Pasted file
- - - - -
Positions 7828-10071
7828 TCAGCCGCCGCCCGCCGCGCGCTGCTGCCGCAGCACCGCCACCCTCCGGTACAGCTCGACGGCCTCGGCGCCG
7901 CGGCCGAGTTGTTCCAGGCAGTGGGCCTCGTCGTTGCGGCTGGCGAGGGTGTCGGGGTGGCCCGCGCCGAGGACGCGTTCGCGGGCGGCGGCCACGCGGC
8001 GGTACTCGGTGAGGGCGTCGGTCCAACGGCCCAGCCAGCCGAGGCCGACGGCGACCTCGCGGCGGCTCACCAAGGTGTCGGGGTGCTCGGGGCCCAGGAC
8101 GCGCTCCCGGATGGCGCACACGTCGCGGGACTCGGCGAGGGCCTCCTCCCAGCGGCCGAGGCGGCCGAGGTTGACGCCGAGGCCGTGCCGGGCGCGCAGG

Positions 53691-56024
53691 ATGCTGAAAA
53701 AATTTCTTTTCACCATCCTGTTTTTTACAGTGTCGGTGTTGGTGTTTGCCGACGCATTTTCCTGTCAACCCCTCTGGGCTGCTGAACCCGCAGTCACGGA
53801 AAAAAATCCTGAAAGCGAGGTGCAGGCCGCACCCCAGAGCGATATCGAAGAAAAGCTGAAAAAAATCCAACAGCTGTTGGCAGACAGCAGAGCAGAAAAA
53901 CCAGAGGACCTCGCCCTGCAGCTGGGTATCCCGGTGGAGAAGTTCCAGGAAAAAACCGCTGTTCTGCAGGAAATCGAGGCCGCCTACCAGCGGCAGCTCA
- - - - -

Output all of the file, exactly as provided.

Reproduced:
Positions 7828-10071
7828 TCAGCCGCCGCCCGCCGCGCGCTGCTGCCGCAGCACCGCCACCCTCCGGTACAGCTCGACGGCCTCGGCGCCG
7901 CGGCCGAGTTGTTCCAGGCAGTGGGCCTCGTCGTTGCGGCTGGCGAGGGTGTCGGGGTGGCCCGCGCCGAGGACGCGTTCGCGGGCGGCGGCCACGCGGC
8001 GGTACTCGGTGAGGGCGTCGGTCCAACGGCCCAGCCAGCCGAGGCCGACGGCGACCTCGCGGCGGCTCACCAAGGTGTCGGGGTGCTCGGGGCCCAGGAC
8101 GCGCTCCCGGATGGCGCACACGTCGCGGGACTCGGCGAGGGCCTCCTCCCAGCGGCCGAGGCGGCCGAGGTTGACGCCGAGGCCGTGCCGGGCGCGCAGG

Positions 53691-56024
53691 ATGCTGAAAA
53701 AATTTCTTTTCACCATCCTGTTTTTTACAGTGTCGGTGTTGGTGTTTGCCGACGCATTTTCCTGTCAACCCCTCTGGGCTGCTGAACCCGCAGTCACGGA
53801 AAAAAATCCTGAAAGCGAGGTGCAGGCCGCACCCCAGAGCGATATCGAAGAAAAGCTGAAAAAAATCCAACAGCTGTTGGCAGACAGCAGAGCAGAAAAA
53901 CCAGAGGACCTCGCCCTGCAGCTGGGTATCCCGGTGGAGAAGTTCCAGGAAAAAACCGCTGTTCTGCAGGAAATCGAGGCCGCCTACCAGCGGCAGCTCA